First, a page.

We all know that Laurelhurst was founded in 1909, from William Ladd's huge Hazel Fern Farm. The founding of this neighborhood is an interesting story, and one that we'll write about later.
This article is about what happened next. How did Laurelhurst grow? What were the influences on this neighborhood's history? What role was played by Portland's eastward expansion, the streetcar lines that once criss-crossed our city, the World Wars, the Jazz Age, the Depression?
As Portland grew, crossed the Willamette, and spread eastward, the streetcar network made it possible.
By the end of the 19th century, Portland's streetcar lines had crossed the Willamette and were extending to north, east, and southeast Portland. One line went north along NE 28th St, another went east on "A St" to Montavilla. "A St" was later named "Glisan St". Here is the 1906 streetcar network (map courtesy of the Portland Bureau of Transportation.)
The "A St" line ran though the center of William Ladd's 462 acre Hazel Fern Farm, by the farmhouse and barns shown in this 1900 photograph from the Oregon Encyclopedia. That is today's Glisan Street.
Between 1906 and 1909, a new streetcar line was built east along NE Sandy Blvd. See this 1912 map, credit to Portland Vintage Trolleys.
Early Years To World War One
When the Laurelhurst neighborhood was born from the Hazel Fern Farm in 1909, the first houses were built near the streetcar lines.
This map shows the houses built between 1910 and 1914, from the neighborhood's founding to the start of the First World War. Our earliest houses were close to Glisan St and the Montavilla streetcar, and to Sandy Blvd with its then-new streetcar line and shopping district.
On its way to Montavilla, the Glisan St streetcar stopped at Coe Circle, where the Laurelhurst Company had its sales office. The streetcar stop and office are shown in this aerial photo from Oregon Encyclopedia. The photograph is un-dated, but by comparing the pattern of built and unbuilt lots, we see it was taken around 1914.
By the time those photographs were taken, building activity in the neighborhood was already slowing. Portland was far from the battlefields of Europe, but the First World War still weighed on our city. A year later, American troops joined the war. As the horrors of trench warfare and mustard gas touched every city in the country, building houses was not a priority.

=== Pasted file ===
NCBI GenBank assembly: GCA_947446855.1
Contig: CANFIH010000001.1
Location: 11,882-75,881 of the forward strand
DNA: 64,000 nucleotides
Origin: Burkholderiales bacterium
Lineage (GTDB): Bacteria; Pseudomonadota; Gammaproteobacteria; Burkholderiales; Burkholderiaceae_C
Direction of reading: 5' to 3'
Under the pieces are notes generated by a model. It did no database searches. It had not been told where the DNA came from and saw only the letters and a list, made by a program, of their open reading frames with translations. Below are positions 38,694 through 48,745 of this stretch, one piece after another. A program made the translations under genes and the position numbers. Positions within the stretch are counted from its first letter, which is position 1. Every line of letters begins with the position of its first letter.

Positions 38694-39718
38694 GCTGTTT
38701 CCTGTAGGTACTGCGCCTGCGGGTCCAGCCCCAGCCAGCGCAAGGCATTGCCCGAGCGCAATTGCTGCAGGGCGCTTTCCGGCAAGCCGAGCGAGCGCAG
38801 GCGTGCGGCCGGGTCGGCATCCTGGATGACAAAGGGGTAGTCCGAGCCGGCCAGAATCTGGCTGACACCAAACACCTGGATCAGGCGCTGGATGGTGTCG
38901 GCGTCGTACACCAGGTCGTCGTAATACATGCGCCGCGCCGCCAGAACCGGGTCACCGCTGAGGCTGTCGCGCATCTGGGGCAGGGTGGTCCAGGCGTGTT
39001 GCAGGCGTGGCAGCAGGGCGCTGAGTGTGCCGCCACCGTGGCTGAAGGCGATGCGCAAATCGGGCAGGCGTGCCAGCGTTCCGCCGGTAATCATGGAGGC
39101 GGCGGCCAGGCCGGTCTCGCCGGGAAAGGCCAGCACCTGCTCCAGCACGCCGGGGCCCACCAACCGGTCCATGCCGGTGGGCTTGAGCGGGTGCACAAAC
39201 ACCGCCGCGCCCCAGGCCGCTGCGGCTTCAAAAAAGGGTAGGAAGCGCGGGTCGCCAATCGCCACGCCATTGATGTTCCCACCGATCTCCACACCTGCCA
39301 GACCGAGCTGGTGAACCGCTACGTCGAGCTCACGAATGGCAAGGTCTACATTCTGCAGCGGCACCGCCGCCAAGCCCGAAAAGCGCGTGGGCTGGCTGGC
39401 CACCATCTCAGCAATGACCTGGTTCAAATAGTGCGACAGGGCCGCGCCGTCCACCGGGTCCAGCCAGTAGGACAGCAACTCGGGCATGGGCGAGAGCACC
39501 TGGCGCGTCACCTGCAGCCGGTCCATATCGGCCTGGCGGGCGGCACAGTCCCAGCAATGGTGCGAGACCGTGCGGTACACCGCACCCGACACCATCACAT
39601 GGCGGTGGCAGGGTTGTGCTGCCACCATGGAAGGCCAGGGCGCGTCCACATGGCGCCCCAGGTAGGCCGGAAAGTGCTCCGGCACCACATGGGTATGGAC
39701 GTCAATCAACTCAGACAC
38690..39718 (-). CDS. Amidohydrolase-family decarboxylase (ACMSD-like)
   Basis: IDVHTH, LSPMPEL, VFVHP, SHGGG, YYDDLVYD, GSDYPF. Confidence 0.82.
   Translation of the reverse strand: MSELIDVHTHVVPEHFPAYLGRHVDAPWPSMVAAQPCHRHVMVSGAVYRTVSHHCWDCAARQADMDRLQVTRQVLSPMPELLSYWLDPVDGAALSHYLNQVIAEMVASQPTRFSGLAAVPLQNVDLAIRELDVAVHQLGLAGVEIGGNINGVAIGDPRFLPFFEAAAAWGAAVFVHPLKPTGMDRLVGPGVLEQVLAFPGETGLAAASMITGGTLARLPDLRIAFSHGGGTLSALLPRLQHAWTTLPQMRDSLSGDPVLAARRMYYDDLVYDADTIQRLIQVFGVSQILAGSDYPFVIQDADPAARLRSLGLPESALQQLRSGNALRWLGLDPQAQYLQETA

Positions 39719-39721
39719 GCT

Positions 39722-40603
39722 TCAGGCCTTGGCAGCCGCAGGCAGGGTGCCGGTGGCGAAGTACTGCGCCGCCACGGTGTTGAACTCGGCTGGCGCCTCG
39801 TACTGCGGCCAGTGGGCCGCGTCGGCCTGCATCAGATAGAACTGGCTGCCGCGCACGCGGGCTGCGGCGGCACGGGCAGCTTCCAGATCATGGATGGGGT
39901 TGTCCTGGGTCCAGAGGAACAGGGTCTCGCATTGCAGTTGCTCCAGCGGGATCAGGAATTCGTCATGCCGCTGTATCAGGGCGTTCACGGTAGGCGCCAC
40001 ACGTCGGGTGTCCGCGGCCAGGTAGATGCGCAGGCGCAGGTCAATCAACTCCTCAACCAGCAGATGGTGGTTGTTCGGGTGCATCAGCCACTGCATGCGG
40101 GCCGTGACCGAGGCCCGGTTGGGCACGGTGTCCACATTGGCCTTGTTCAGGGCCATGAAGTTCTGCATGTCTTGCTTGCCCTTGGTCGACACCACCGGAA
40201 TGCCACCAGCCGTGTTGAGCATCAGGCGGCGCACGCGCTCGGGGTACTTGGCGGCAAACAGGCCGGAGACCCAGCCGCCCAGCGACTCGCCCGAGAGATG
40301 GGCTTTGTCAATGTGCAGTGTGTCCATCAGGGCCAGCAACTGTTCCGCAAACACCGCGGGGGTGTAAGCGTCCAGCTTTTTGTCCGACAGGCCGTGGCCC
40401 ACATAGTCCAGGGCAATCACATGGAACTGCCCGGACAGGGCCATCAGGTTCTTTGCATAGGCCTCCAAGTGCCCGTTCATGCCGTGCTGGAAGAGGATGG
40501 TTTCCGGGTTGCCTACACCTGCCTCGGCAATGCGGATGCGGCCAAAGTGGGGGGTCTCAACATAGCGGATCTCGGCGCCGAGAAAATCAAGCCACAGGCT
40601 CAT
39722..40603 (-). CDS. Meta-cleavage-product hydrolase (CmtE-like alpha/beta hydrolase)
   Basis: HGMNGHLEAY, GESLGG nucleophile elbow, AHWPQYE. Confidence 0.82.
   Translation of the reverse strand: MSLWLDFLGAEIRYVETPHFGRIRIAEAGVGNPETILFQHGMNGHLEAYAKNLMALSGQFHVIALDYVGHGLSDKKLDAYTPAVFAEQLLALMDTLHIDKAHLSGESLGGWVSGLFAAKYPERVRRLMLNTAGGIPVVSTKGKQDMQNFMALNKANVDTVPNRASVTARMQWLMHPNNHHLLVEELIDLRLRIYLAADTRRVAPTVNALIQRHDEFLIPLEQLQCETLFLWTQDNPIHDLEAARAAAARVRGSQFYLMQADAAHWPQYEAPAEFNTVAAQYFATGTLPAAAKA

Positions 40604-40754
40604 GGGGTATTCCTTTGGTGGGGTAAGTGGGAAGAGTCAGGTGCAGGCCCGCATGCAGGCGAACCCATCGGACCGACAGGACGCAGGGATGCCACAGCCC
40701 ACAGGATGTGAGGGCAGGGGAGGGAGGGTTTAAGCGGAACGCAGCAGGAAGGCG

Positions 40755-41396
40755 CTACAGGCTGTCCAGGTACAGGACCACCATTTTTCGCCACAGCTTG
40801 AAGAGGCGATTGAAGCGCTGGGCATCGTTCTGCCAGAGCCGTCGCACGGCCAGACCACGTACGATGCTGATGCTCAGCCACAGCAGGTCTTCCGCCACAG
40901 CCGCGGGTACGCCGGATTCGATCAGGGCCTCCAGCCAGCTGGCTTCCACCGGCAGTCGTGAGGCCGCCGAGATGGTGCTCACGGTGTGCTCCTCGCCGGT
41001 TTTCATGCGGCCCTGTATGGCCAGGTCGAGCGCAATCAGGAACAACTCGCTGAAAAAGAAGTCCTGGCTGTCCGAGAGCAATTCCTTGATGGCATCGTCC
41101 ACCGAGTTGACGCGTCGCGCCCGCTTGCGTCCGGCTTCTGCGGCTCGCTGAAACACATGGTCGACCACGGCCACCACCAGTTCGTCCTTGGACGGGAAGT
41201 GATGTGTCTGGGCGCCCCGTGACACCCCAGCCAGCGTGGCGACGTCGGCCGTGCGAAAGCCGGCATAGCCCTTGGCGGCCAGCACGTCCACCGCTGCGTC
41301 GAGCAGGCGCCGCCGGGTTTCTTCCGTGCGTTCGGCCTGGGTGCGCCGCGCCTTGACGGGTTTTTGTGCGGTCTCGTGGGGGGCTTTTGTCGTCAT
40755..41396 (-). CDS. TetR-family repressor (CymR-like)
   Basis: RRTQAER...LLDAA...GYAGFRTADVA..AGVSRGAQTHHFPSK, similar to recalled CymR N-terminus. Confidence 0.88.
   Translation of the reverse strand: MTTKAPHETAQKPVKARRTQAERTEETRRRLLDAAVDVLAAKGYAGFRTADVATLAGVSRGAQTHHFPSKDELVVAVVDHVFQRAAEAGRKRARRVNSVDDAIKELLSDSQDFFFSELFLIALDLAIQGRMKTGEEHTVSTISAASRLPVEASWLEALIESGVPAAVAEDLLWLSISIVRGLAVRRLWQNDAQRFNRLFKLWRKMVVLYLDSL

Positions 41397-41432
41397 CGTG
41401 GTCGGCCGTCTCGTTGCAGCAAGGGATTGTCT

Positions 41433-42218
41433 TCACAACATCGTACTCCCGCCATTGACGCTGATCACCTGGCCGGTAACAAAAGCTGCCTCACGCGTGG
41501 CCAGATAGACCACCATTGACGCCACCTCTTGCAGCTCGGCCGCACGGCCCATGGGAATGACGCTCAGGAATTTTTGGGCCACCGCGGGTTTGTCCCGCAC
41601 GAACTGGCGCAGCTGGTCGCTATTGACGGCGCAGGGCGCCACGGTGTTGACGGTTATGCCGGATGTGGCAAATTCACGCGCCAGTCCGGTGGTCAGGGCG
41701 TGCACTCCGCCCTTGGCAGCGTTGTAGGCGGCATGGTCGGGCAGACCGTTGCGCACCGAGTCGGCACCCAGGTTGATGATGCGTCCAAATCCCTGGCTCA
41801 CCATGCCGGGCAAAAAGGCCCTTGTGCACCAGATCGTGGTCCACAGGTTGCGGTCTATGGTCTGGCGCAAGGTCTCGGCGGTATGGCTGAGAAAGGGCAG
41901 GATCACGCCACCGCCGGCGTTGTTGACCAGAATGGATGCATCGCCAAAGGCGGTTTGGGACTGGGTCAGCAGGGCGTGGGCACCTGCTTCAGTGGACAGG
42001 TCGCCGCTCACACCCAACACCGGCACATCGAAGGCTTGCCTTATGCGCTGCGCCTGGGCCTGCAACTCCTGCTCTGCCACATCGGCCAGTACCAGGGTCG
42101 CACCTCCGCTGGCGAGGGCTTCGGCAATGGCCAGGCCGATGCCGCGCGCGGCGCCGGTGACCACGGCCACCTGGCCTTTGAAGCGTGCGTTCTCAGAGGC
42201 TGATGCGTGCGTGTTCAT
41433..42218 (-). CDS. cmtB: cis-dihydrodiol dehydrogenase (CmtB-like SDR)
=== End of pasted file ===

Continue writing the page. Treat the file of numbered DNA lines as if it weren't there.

This map shows the houses built by 1919. While house-building had continued in the SE quad, the other quads were little changed from the pre-war years.
On Glisan St, the lots and street trees were filling in around the Markham House, but just a block east most lots were still empty.
Here is the intersection of Glisan and 32nd in 1921, two years after Armstice Day. The street is quiet in this photo; just a year later, Laurelhurst would again be bursting with new residents building their family homes.
After the "War To End All Wars", peace brought confidence and economic growth resumed The remaining lots in Laurelhurst were sold, the Laurelhurst Company's sales office in Coe Circle was removed, and in 1925, Joan of Arc was installed in the circle. The gilded bronze warrior maiden, a memorial to veterans of the war, has watched over our neighborhood ever since.
The Roaring Twenties
The Jazz Age, the Roaring Twenties, or simply "The Boom", was a period of exuberant growth for Laurelhurst and Portland. Between 1922 and 1929, almost all the neighorhood's remaining empty lots were filled with lovely houses. This map shows the houses built by 1929.
Our neighborhood bustled with family life. Only a few lots remained vacant. We went to work, walked under the maturing tree canopy, ice skated in the park, just like Laurelhurst families do today. Well, there isn't much ice skating in Firwood Lake today. Were winters colder then? Probably.
This aerial photo is from 1930, courtesy of Oregon Encyclopedia. Our neighborhood looks much like it does today.
And well it should. By 1929, over 83% of today's Laurelhurst houses were built. By 1939, almost 90% were.
Laurelhurst is a concentrated, cohesive and harmonious neighborhood of classic Portland houses, most from the period 1910 to 1930. The chart below shows the two major periods of house-building in Laurelhurst, the first from 1910 to 1918, and the second from 1922 to 1929.
The Crash and Great Depression
The exuberance of the Roaring Twenties came to a halt with the 1929 stock market Crash and the Great Depression. The Second World War changed the world. Streetcars lines were torn up, automobiles took over. In the 1960s freeway construction almost obliterated Laurelhurst, and in the 1970s the neighborhood went through some hard economic times. In a later article, we'll look at that part of Laurelhurst's history.
Through all the ups and downs, Laurelhurst endured. Today, as another wave of growth sweeps through Portland, the neighborhood faces a new threat: demolition for infill development. We've been told that this neighborhood and its century-old homes are just "old housing stock" that is "aging out" and needs to be "replaced".
What happens now, is up to us. We don't merely live in Laurelhurst. All of us are custodians and protectors of one of the most remarkable and still-intact historic neighborhoods in Portland, indeed on the whole West coast.
This post is about history. Our actions today will write tomorrow's history. What will Laurelhurst's history be?